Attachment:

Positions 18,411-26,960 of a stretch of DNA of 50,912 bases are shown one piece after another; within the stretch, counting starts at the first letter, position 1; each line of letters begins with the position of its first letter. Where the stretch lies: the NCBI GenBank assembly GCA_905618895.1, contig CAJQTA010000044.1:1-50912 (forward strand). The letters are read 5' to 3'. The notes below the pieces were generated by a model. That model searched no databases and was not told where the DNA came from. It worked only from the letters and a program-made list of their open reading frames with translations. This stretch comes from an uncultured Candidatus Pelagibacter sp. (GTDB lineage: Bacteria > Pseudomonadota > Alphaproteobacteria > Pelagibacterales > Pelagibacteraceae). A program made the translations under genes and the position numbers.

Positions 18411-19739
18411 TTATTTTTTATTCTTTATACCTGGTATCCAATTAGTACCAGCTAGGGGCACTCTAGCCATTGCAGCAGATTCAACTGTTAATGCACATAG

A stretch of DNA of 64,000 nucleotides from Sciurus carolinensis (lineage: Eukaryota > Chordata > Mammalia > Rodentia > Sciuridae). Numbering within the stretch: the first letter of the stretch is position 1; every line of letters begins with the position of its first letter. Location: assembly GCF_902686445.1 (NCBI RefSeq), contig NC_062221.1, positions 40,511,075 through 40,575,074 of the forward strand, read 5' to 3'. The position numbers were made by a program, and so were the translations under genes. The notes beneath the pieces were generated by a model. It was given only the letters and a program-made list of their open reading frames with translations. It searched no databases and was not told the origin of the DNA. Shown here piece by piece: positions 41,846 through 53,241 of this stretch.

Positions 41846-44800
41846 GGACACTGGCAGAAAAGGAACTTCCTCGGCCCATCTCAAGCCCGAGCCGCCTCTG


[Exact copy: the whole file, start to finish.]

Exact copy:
Positions 18,411-26,960 of a stretch of DNA of 50,912 bases are shown one piece after another; within the stretch, counting starts at the first letter, position 1; each line of letters begins with the position of its first letter. Where the stretch lies: the NCBI GenBank assembly GCA_905618895.1, contig CAJQTA010000044.1:1-50912 (forward strand). The letters are read 5' to 3'. The notes below the pieces were generated by a model. That model searched no databases and was not told where the DNA came from. It worked only from the letters and a program-made list of their open reading frames with translations. This stretch comes from an uncultured Candidatus Pelagibacter sp. (GTDB lineage: Bacteria > Pseudomonadota > Alphaproteobacteria > Pelagibacterales > Pelagibacteraceae). A program made the translations under genes and the position numbers.

Positions 18411-19739
18411 TTATTTTTTATTCTTTATACCTGGTATCCAATTAGTACCAGCTAGGGGCACTCTAGCCATTGCAGCAGATTCAACTGTTAATGCACATAG

A stretch of DNA of 64,000 nucleotides from Sciurus carolinensis (lineage: Eukaryota > Chordata > Mammalia > Rodentia > Sciuridae). Numbering within the stretch: the first letter of the stretch is position 1; every line of letters begins with the position of its first letter. Location: assembly GCF_902686445.1 (NCBI RefSeq), contig NC_062221.1, positions 40,511,075 through 40,575,074 of the forward strand, read 5' to 3'. The position numbers were made by a program, and so were the translations under genes. The notes beneath the pieces were generated by a model. It was given only the letters and a program-made list of their open reading frames with translations. It searched no databases and was not told the origin of the DNA. Shown here piece by piece: positions 41,846 through 53,241 of this stretch.

Positions 41846-44800
41846 GGACACTGGCAGAAAAGGAACTTCCTCGGCCCATCTCAAGCCCGAGCCGCCTCTG